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  1. #1
    Senior Member Mustardman's Avatar
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    Thinlight as a supplement - how much warmth added?

    So I'm trying to get everything lined up for some cold weather hanging. Both the little lady and I have our underquilts and top quilts all ready to go, but we are thinking a couple of Thinlight pads would be nice for emergency insulation backup.


    The general idea is that we would carry quilts that we THINK are warm enough, but have the thinlights for just-in-case bottom insulation, and of course the extra layers and so on that we're wearing to supplement the top. The pads would serve double duty as supports for frameless packs, rather than carrying a framed pack which is dead weight with no other uses.


    So how much extra warmth do yall think a thinlight would realistically gain us? Say our quilts are good to 0 degrees, would a 1/8" thinlight gain take us to -10, or -20, or whatever? Anyone done any real testing of these combos?


    I've got the 1/8" thinlights, and plan to do some testing myself, but I'm pretty busy for the forseeable future, so any thoughts ya'll can provide would be greatly appreciated.

  2. #2
    BillyBob58's Avatar
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    I doubt there has been much exact testing. Just a general idea that you should be warmer. This was with 1/2" pad, so quite a bit thicker than you are considering. And remember Ed Speer considers himself to be a really cold sleeper. But, from apparently at least a bit cold to toasty warm by moving the pad from inside the pod to inside the hammock:

    http://www.hammockforums.net/forum/s...707#post189707
    Last night was a great time for cold weather testing here in the southern Appalachians--it was unseasonably cold. Karen & I slept out with 8 hours of less-than 15F temps & a low of 8F, wind ~5-10 mph. We both wore fleece clothing, hats & used PPs & Speer Hammocks with winter sleeping bags & vb bottom sheets, but no tarp. Karen used two Speer TopBlankets as liners in her PP, while I used an SPE w/ 1/2" thick CCF pad as a liner inside my PP. We both felt bottom cold, but it wasn't enough to interrupt our sleep; so we were close to the lowest comfortable temp. For the last hour (8-9F), I moved my SPE inside the hammock & was then toasty warm on the bottom as well. Tonight we'll try some different gear combinations.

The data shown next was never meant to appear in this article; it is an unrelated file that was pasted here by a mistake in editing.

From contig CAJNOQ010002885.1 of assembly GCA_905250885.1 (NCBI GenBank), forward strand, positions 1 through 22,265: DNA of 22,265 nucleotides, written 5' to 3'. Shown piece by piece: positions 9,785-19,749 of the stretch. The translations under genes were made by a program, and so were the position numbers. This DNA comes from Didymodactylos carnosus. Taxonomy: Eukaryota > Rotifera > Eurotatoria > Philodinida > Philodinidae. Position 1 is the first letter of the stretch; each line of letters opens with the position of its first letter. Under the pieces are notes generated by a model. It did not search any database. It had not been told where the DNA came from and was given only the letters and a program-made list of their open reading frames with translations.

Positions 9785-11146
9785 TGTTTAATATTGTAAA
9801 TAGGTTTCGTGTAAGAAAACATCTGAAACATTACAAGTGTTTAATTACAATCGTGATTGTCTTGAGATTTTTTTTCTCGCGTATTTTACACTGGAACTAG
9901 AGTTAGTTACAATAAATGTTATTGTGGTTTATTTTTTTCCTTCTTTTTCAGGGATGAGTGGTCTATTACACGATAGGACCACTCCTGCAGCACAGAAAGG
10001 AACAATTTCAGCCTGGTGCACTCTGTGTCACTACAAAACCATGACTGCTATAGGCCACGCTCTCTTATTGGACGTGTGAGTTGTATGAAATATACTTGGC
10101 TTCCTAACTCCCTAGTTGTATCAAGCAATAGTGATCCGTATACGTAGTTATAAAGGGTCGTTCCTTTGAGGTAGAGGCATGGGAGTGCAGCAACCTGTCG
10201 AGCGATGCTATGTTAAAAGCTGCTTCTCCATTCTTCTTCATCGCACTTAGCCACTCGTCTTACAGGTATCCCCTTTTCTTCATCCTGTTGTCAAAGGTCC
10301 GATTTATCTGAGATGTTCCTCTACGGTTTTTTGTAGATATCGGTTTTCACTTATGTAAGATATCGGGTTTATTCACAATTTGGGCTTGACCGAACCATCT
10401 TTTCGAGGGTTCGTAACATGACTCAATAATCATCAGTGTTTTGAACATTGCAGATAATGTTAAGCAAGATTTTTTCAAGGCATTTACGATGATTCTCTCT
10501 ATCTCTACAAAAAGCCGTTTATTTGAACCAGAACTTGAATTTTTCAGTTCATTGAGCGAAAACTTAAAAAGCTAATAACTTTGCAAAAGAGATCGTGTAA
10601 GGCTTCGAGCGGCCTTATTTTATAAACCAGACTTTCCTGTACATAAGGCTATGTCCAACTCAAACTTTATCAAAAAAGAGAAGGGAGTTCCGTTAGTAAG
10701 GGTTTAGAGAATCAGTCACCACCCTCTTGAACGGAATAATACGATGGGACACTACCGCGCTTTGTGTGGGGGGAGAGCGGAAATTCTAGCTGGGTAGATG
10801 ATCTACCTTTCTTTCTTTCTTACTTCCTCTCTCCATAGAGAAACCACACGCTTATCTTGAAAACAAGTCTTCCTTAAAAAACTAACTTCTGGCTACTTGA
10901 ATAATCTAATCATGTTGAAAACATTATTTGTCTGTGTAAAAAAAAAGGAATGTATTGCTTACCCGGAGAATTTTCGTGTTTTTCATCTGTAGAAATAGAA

For I consider that the sufferings of this present time are not worthy to be compared with the glory that is to be revealed to us....that the creation itself also will be set free from its slavery to corruption into the freedom of the glory of the children of God. For we know that the whole creation groans and suffers the pains of childbirth together until now.
    Romans 8:18,21-22

  3. #3
    in it for the naps oldgringo's Avatar
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    This page on Ed Speer's site may be helpful.

    http://www.speerhammocks.com/Products/SPE.htm

    Also, I think I remember an article by Youngblood in Ed's newsletter that discussed this in detail. Maybe someone will know how to access it.
    Dave

    http://www.uark.edu/misc/xtimber/rna/pattonsbluff.html

    It has always been my private conviction that any man who pits his intelligence against a fish and loses has it coming.
    John Steinbeck

  4. #4
    New Member Uticafats's Avatar
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    I'm not sure about the added warmth (5 degrees?) for the thinlite, but it's a must have for me. It weighs nothing and as you said can be used in a frameless pack. Lay it out on the snow to keep things dry or double it up and you have a nice sit pad for around camp as well. My 2 cents.
    Last edited by Uticafats; 01-20-2010 at 20:36.

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